There are few opportunities for graduating college seniors that induce as much joy and jealousy as a Thomas J. Watson Fellowship—a fully funded year of international travel to pursue a project of the fellow’s own devising. Competition for the coveted fellowships is stiff among students at the Watson Foundation’s 41 partner institutions, but Sewanee students have fared particularly well, earning 51 awards over the past 36 years.
This year, two more extraordinary Sewanee seniors have been named Watson Fellows, and they’re each looking forward to a year of travel and self-directed learning. Mandy Moe Pwint Tu, C’21, and Bramwell Atkins, C’21, will both pursue projects centered on the arts: poetry for Tu, and music for Atkins.
The downside of being awarded a Watson Fellowship in 2021 is not knowing when you might be able to board a flight to begin the journey. Due to COVID-19-related global travel restrictions, Sewanee’s newest fellows may have to wait an extra 12 months to begin their Watson years. But whenever they hit the road, Tu and Atkins will be ready for a once-in-a-lifetime year of mind-expanding exploration.
Mandy Moe Pwint Tu, “Voices in Verse: Perspectives on Postcolonial Women Writing”
Mandy Moe Pwint Tu, C’21, grew up in an English-speaking household, in an English-speaking community, going to English-speaking schools in Yangon, Myanmar (formerly Burma). It’s what was done in certain segments of society in Myanmar, where the native language, Burmese, was seen to offer less upward mobility and where young adults were encouraged to leave the country to seek opportunities in more prosperous parts of the English-speaking world. Only after leaving Myanmar, first to study in Australia and then in Sewanee, did Tu start to feel like something was missing—she didn’t speak the language of her homeland.
This was particularly problematic because Tu is a poet whose work often focuses on the land of her birth. “My poetic journey has taken me many places, but one thing that’s been consistent is my relationship to Burma,” she says. “The farther away I go from it, the more poems I write exploring the nature of that relationship.”
The English spoken in Myanmar is a vestige of the country’s turbulent political history, which includes 63 years of British rule from 1886 to 1948. The Myanmar of Tu’s childhood was a postcolonial state under domestic military rule. When a civilian government took power and instituted democratic reforms, Tu co-founded a literary magazine to celebrate the voices of Burmese artists when she was just 20 years old.
When it came time to dream up a Watson proposal, Tu thought hard about her personal interests and asked what kind of project could sustain her for an entire year. She arrived at the answer by looking inward. “Part of it was just figuring out what I’m passionate about, and that’s poetry and especially postcolonial poetry,” she says. “It’s a combination of some of the questions I’ve been asking since my work with the Yangon Literary Magazine and here at Sewanee being in an English department that has maybe two or three classes on postcolonial lit. I want to know if there are other women poets who have experiences similar to mine.”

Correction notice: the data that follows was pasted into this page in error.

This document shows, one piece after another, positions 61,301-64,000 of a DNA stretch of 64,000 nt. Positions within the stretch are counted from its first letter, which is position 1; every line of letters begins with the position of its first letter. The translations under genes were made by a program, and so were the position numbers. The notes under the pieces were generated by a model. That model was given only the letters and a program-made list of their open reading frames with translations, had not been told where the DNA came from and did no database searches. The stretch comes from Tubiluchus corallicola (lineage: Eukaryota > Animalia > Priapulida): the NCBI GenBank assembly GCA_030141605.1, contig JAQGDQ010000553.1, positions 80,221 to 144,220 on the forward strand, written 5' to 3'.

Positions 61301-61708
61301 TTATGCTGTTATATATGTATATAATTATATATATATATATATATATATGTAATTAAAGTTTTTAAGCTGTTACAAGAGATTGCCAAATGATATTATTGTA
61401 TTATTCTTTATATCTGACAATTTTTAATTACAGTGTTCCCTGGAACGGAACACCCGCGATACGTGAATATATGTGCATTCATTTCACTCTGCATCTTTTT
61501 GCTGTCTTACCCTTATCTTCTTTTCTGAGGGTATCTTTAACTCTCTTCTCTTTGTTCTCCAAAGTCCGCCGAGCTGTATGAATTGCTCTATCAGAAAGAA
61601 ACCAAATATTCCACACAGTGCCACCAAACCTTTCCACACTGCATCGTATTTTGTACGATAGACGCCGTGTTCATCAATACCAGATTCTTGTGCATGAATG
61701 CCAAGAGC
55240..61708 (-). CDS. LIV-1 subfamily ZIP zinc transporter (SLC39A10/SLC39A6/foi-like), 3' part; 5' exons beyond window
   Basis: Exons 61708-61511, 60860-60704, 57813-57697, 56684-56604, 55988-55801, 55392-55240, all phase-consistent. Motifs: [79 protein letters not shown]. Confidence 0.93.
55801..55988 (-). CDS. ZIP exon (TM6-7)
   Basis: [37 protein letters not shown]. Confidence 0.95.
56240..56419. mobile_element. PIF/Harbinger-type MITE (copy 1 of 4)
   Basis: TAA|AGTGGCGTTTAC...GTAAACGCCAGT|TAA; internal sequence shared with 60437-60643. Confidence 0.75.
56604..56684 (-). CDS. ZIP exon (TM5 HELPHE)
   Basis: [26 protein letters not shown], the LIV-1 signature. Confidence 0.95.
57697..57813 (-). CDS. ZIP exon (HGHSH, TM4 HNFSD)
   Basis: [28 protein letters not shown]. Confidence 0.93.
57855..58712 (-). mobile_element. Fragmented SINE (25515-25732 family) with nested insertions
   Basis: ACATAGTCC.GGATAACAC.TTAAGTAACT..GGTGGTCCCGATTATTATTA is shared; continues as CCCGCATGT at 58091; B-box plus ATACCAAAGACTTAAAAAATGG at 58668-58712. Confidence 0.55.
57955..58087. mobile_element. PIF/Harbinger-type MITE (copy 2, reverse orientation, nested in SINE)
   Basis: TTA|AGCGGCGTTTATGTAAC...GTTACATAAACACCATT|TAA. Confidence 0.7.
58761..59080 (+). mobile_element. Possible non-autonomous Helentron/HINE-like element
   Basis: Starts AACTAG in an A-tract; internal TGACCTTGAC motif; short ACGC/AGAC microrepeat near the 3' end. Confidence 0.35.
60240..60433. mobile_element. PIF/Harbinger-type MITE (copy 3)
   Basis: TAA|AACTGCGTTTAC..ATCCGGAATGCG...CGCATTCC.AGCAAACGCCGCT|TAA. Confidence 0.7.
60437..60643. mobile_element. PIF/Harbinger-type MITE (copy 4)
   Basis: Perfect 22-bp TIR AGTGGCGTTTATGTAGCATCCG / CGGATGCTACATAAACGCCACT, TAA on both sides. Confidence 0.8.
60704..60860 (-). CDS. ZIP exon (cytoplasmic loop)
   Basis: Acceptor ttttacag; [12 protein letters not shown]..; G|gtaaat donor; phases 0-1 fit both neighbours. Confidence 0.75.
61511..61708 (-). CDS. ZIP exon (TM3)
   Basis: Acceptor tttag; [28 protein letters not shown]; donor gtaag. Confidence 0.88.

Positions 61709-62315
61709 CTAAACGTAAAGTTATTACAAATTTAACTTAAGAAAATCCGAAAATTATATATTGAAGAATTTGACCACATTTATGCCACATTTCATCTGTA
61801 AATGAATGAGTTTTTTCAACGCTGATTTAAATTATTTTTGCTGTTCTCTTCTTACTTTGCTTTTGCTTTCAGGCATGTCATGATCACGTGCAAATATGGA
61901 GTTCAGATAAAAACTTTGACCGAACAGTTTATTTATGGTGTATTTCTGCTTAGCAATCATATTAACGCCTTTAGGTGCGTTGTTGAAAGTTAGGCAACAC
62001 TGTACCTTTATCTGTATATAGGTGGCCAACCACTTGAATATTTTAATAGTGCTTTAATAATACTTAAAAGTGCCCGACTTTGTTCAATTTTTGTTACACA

The experiences Tu hopes to explore during her Watson project include artists’ often complex relationships with their home countries, the formation of identity in the shadow of colonial history, and tensions between writing in English and writing in the mother tongue of a poet’s native land. In other words, she hopes to ask others questions she’s been asking herself for years. As Tu wrote in her Watson proposal, “I still carry the questions that I had coming into my first year [at Sewanee]: What does it mean to be a postcolonial woman writing in the language of her colonizers? Does my complex relationship with Myanmar invalidate my Burmese identity?” To learn from women poets writing from a postcolonial perspective, Tu will travel the world, hopping from one former British colony to another until she ends her Watson year in Great Britain itself.
Tu will begin her journey in Malaysia, where she plans to meet with poet Angelina Anthea Bong to learn from her and other women poets about how their work reimagines traditional Malay poetic forms. In Singapore, the hub of the Southeast Asian publishing world, Tu will explore opportunities for marginalized artists in a flourishing literary scene and sit in on creative writing classes with poet Pooja Nansi. In South Africa, she’ll explore sites of historical oppression and learn how they affect and are in turn informed by poetic expression. She’ll meet renowned local and international poets at the Lagos International Poetry Festival in Nigeria before heading to the Caribbean to meet young writers in the creative writing program at the University of the West Indies in Jamaica. In the Bahamas, she’ll meet the founder of a literary journal for women to discuss the importance of new platforms for showcasing creative work. Finally, in England, she’ll seek out contemporary minority women poets from postcolonial states to understand what it’s like for them to be writing away from home.
Along the way, Tu plans to continue working on her own poetry, to participate in writing workshops, and to perform at local spoken-word open-mic events. More than anything else, she hopes to find what she has always found in conversations with other women poets: a sense of community and a belief in the power of poetry as a communal act.